I knew the boys in the barrio so well that it never dawned on me to even check them out. I had a crush on Leonardo Martinez. Leonardo was a hazel- eyed g¨uero. Well, remember, I was a tomboy. My cousin Tonia came to spend the summer with us one year. She was mad because she couldn’t go to a party at the Rodriguez house unless she took me, so she dressed me in pumps and a spaghetti strap dress, and she made me practice in those shoes for two weeks. She also put curlers in my hair because the hair style then was a teased bob. She was so mad at me because I had a twenty inch waist. Nobody knew because of the clothes I usually wore, and I looked so good, I was 37”- 20”- 37”. Well the night of the party, Tonia made me promise not to talk to anyone. At the party, Leonardo’s mouth dropped. I pretended to be someone else, and no one recognized me. Leonardo and I danced every song together. Then he asked me about Estela Dalton, who I said was my cousin, and he said, “I’m glad that brat isn’t here.” I kicked him and said, “It’s me you’ve been dancing with!” and I ran back to the house in tears.
What were your moral views as a teen?
There used to be an old saying, an old Mexican saying, “Manzana provada ya no se vende.” An apple that has been bit into will not sell. A woman had to keep her legs crossed at all times. If a man’s hand kept traveling too much, he could expect to get pricked with a big safety pin. Some of the ladies carried them on the hems of their dresses. It would “deflate” any situation. It was “the cross and pin” method of birth control.
Do you know of any ghost stories in the barrio?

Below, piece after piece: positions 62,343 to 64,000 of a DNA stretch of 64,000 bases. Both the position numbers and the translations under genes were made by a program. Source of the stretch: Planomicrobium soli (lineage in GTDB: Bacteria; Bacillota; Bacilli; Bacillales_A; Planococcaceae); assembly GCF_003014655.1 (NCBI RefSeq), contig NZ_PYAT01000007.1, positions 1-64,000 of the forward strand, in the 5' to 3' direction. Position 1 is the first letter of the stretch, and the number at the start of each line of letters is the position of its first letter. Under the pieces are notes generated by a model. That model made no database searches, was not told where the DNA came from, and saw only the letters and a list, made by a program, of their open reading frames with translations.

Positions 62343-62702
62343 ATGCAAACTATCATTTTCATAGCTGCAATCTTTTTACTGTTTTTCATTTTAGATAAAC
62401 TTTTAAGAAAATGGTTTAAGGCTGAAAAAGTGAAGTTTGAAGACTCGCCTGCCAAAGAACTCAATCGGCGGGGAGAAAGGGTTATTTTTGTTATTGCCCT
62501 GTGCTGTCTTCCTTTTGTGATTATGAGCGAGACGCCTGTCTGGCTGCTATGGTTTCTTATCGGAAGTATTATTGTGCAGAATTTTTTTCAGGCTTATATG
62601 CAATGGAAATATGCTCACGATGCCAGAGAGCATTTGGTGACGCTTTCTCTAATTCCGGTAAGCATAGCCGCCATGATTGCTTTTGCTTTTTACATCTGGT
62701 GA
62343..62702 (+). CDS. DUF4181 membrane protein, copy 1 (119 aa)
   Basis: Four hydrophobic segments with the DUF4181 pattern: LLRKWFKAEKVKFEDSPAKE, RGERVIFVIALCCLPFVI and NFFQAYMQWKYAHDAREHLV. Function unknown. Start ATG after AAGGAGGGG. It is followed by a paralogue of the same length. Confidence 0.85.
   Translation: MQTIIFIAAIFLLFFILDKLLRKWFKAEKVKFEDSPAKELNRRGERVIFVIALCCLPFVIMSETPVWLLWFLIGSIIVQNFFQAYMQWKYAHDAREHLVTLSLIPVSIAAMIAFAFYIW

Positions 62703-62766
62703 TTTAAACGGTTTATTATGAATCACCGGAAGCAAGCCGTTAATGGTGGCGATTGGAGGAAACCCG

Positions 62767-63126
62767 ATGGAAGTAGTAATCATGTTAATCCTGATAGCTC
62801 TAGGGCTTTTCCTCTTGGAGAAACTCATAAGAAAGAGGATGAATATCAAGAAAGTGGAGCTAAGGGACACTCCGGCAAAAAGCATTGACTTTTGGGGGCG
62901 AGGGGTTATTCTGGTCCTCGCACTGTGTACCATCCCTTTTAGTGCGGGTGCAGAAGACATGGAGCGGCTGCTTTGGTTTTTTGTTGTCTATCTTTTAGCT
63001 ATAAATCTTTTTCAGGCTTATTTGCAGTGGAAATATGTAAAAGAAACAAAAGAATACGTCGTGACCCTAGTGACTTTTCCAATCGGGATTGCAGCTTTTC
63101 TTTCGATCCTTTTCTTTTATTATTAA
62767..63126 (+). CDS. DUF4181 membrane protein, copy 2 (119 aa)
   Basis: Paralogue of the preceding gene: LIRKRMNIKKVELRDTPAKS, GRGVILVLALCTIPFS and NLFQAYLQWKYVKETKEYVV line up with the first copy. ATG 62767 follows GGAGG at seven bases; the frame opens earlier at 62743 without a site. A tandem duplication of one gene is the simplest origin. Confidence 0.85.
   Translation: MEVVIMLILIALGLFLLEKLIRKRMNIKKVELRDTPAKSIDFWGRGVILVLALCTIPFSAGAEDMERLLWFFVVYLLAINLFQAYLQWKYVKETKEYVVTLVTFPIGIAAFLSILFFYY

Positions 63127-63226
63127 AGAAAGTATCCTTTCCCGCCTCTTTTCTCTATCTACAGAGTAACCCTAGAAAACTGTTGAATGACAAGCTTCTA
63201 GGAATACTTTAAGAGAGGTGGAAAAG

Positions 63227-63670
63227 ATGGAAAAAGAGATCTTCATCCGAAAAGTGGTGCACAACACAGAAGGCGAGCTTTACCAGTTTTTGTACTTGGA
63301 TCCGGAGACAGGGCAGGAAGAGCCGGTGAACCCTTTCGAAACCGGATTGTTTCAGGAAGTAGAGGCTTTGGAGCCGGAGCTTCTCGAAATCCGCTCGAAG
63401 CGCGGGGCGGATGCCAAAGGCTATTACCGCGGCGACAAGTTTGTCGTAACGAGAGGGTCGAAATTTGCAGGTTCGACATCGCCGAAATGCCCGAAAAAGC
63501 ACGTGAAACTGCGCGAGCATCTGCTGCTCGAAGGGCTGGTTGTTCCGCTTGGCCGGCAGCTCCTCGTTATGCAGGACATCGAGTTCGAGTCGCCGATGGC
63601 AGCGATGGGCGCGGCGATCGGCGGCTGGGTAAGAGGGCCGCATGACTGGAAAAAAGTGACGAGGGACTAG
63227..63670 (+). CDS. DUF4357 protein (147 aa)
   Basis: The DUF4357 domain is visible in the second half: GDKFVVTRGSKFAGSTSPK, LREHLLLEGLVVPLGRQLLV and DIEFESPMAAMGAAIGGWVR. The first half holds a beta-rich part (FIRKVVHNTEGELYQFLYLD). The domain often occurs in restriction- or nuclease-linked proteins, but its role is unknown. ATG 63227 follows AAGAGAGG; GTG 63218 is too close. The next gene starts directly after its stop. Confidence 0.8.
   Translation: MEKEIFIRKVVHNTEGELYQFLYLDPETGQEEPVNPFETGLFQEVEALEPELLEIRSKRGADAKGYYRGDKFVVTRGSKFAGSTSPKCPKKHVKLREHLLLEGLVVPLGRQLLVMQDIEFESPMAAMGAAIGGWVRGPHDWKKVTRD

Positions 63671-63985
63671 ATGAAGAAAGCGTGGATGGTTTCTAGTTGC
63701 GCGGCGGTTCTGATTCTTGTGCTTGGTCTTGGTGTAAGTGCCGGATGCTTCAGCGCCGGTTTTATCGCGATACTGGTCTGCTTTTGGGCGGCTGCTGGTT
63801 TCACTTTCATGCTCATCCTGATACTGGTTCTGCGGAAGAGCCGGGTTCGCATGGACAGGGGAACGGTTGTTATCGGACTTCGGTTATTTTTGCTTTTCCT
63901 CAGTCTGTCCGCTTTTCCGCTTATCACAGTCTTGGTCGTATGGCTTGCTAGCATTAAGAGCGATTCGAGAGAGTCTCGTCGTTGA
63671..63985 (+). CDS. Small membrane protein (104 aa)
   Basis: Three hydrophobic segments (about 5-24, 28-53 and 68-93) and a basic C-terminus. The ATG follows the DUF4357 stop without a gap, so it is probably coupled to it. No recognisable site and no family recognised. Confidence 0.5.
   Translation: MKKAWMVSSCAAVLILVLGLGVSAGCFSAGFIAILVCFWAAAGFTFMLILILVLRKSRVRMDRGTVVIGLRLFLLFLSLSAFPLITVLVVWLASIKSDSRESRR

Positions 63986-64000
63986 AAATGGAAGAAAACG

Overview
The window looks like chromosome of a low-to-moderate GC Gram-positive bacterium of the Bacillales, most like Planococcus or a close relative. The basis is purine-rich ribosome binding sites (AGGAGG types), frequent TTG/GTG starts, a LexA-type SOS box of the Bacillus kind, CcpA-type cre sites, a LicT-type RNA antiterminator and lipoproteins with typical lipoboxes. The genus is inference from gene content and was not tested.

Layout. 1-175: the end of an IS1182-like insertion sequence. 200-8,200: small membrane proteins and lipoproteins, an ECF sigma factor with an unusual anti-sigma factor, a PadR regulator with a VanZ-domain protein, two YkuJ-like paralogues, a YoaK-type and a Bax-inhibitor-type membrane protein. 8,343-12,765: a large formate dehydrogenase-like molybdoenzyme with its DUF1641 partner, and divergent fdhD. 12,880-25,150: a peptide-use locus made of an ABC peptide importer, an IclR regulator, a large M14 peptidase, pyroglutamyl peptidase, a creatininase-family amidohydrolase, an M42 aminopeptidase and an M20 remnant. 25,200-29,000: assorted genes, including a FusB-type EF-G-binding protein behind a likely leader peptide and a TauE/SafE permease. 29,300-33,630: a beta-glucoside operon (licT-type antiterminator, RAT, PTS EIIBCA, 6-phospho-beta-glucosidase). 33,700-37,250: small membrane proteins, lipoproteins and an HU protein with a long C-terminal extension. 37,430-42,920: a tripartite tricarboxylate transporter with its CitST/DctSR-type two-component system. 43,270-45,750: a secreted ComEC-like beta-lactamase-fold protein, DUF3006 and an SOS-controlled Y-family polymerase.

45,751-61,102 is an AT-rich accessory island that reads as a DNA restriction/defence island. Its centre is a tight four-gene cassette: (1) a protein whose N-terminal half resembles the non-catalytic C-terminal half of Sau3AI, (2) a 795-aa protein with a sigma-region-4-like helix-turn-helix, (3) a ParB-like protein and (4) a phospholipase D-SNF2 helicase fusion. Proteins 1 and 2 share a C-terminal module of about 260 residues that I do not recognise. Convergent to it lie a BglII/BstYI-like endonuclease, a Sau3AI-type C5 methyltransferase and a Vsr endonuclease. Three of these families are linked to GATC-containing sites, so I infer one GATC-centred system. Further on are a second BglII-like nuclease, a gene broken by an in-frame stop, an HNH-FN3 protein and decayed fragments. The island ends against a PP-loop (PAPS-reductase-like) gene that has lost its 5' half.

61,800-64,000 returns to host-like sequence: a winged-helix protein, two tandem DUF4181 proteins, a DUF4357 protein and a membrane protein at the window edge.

Yes, I have two good ones. Well, there was a Ouiji woman in the row of apartments on 5th. The rumor was that she buried all her money all the time, and that she was killed for the money but it was never found. In the apartments behind my house there was a bruja. She grew vegetables, and herbs, and had hens in her yard. I would go there to help her with her garden, and sometimes she would give me a chicken to take home and cook. When I was eleven, I went to the vieja’s apartment to work in her garden with her for a while, and she gave me a chicken. She told me not to take the shortcut home that evening. She said to take the alley and the road, and not to cut through the lot by the shed and the outhouse and the two-story building. I took the shortcut anyway and it was dark by then. Suddenly a huge black dog, who had never before been seen in the barrio, rushed me. It had red eyes and foam in its mouth. I am usually not afraid of things, but I panicked. I heard the voice of the vieja calling to me, “Run, go the way I told you!” But I didn’t see her anywhere. Suddenly a huge tomcat attacked the dog, and again I heard the voice of the vieja, “Run!” I ran home and put Holy Water all over myself. Three days later I went to see her. The front door was open, and the apartment was dark inside. She didn’t answer my knock, so I crept in. When I got to the bedroom, I saw the vieja standing over an old negra in the bed, caring for her. She was putting a cold compress on the woman’s face. The negra had deep scratches all down her face. I ran away, and never visited her again. The house where she lived no longer exists.